nature of the high seas.
To avoid overly stretching the meaning of enclosure, we should instead use the notion of
territorialization to describe the more general phenomenon of space-making on the oceans. Enclosure,
in this understanding, would refer to a more specific phenomenon of territorialization for the purposes
of primitive accumulation and management of natural resources.
Territories, in contrast, are sections
of space that are transformed by power and expressed in boundaries, symbols, institutions, discourse
and practice (Paasi 2003). Territory should not be seen as synonymous with sovereign statehood but
can be applied to a wide range of social situations (Agnew 1994; Antonsich 2009). Territories shape
social action but are themselves the outcomes of social processes (Popescu 2010). In this sense, when
this paper refers to the territorialization of the oceans, this term should more properly be understood
Other authors have advanced different conceptualizations of territory and capitalist appropriation (Campling
and Colás 2017; Foley and Mather 2019).
as the deterritorialization of an old order heavily based on notions of the ‘freedom of the seas’ and its
ongoing reterritorialization in a more complex hybrid that blends together aspects of the mare liberum
with a patchwork of functional territories in ABNJ and national waters in near-shore areas.
The phrase ‘functional territory’ is chosen to highlight the non-sovereign nature of ABNJ territories
created for specific governance purposes.
The process of territorialization in ABNJ is arguably different
from the territorialization of national waters: in the latter, states made jurisdictional claims that were
institutionalized through UNCLOS. In the former, the possibility of territorialization is only created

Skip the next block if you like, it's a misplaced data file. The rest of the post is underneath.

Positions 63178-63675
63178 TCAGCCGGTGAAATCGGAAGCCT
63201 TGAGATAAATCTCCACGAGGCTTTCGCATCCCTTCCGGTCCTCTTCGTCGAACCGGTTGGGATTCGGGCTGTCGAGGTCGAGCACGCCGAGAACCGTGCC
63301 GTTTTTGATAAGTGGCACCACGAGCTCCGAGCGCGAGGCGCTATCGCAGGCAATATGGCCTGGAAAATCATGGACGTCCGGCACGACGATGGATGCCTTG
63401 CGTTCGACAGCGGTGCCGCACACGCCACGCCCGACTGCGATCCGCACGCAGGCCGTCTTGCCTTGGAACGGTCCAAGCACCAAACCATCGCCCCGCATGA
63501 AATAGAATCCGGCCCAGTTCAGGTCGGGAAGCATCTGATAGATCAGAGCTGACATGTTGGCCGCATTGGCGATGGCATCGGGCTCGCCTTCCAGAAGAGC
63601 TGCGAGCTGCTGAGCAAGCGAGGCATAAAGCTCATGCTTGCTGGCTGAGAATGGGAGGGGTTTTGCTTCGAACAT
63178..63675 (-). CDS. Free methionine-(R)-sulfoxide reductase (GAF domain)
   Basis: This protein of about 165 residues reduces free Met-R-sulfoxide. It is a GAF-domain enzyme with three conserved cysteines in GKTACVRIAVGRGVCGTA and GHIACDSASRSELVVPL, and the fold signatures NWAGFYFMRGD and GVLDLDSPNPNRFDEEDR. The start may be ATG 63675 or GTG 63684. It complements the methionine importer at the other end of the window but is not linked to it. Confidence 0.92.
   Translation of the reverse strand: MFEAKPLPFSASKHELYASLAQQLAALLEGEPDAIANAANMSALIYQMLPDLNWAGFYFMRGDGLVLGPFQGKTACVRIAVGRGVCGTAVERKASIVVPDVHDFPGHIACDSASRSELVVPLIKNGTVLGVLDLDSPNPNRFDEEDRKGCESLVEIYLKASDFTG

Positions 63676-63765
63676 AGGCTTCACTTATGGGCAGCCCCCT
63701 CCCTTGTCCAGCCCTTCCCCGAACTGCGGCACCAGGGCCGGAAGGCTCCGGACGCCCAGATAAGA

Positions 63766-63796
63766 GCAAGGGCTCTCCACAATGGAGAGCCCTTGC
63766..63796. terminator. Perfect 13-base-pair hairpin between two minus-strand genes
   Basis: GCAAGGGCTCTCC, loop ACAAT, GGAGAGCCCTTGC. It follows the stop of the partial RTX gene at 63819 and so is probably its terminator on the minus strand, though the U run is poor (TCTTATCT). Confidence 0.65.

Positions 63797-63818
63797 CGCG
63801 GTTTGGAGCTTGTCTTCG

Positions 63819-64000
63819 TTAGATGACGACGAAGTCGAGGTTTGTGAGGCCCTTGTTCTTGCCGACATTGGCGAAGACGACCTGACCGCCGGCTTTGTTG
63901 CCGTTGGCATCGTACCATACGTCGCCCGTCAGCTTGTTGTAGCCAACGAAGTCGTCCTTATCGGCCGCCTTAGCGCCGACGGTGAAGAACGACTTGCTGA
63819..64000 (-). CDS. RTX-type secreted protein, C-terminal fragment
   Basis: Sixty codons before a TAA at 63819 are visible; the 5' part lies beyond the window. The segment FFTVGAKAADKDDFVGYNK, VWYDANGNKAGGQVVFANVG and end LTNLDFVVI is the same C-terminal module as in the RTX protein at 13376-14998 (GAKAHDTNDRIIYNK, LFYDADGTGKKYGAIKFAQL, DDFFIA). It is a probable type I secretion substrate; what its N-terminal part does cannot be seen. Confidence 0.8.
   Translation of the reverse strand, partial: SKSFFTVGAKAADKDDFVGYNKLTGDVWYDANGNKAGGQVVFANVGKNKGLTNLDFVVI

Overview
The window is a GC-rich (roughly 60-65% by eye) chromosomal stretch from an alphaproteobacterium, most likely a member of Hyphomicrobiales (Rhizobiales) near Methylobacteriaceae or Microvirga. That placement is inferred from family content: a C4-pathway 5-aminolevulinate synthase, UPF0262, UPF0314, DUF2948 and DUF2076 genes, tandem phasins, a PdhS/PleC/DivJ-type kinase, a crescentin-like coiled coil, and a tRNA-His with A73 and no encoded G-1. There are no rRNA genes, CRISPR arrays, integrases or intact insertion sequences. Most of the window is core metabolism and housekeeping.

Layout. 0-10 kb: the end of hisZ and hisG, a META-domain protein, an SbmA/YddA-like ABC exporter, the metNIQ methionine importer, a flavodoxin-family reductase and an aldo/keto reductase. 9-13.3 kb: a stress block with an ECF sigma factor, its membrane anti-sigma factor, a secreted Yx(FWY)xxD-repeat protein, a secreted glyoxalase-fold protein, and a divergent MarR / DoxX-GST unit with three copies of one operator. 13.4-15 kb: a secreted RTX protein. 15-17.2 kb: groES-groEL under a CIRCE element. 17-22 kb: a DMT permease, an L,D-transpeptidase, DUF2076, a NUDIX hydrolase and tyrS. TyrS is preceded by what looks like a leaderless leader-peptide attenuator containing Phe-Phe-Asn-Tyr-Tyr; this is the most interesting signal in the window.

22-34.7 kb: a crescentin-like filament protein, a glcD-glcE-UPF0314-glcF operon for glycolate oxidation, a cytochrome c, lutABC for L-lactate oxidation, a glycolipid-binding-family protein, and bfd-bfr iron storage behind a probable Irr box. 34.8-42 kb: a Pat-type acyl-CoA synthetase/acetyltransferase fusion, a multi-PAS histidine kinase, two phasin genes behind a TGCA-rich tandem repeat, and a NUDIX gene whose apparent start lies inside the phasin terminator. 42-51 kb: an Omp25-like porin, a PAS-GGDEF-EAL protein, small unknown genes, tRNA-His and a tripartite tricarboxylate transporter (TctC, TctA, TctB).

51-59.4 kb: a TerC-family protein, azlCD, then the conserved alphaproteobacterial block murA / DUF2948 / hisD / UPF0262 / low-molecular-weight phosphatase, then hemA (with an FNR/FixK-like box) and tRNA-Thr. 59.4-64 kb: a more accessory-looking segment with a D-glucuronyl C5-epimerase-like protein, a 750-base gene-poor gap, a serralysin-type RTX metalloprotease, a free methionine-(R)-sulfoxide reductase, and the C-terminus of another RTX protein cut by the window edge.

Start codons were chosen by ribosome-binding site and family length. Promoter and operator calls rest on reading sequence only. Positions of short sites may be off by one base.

through international agreements and organizations that then confer specific, limited rights and
responsibilities to states and other actors. Nongovernmental organizations and epistemic communities
are also playing a more influential role in the conceptual development and empirical designation of
some more recent functional territories.
Territories in ABNJ Governance
As humanity has ‘discovered’ the high seas, territories have become a frequently used method of
governing the oceans even beyond national waters. Using a broad range of indicators, Merrie et al.
(2014) demonstrate that the human use of ABNJ has expanded considerably over time. They also note
that the number of international governance instruments regulating activity in ABNJ keeps growing
(see Table 1). The 2000s, the most recent complete decade in their survey, saw a push of ABNJ law-
making at almost twice the rate of the 1970s (see also Ardron et al. 2014).
Table 1: Number of new ABNJ governance instruments (‘directives’) per decade
Source: Data drawn from Merrie et al. (2014: 20, Fig. 1).
This is not to deny that such functional territories can also become entangled with sovereign claims (De Santo
2020; Trevisanut 2010).
Territorialization features prominently as an instrument in many of these directives and in high-profile
deliberations about ocean governance. For instance, in the Call to Action of the 2017 UN Ocean
Conference, the international community endorsed ‘the use of effective and appropriate area-based
management tools, including marine protected areas and other integrated, cross-sectoral approaches,
including marine spatial planning and integrated coastal zone management’ (United Nations General
Assembly 2017: para. 13(j)). Target 11 of the 2010 Conference of Parties to the Convention on
Biological Diversity (CBD) was to make 10 percent of the oceans into effectively managed Marine
Protected Areas (MPAs) by 2020. The notion of MSP has also featured prominently in the negotiations
about the Biodiversity Beyond National Jurisdiction (BBNJ) treaty since then. Table 2 presents an
overview of functional territories at least partly covering ABNJ that are used by existing institutions of
[Table 2 about here]
Territories are used for three purposes: conservation and environmental protection (MARPOL Special
Areas, IWC Whaling Sanctuaries, EBSAs, VMEs, LMEs, APEIs), governing access to and safeguarding the
sustainable use of resources (Regional Seas, RFBs, ISA exploration contracts), and providing public
goods to increase safety at sea (NAVAREAs, METAREAs, SRRs, Sea Areas, LRIT DDP). It is important to
note that none of these instruments has ever been retired. In those few instances where a territory
has been dissolved, it was only to be immediately recreated in some new form (e.g. the 1959 North-
This review excludes three forms of territories for practical reasons: First, zones that are solely used for
statistical purposes, such as FAO Major Fishing Areas. This is not to say that such statistical and scientific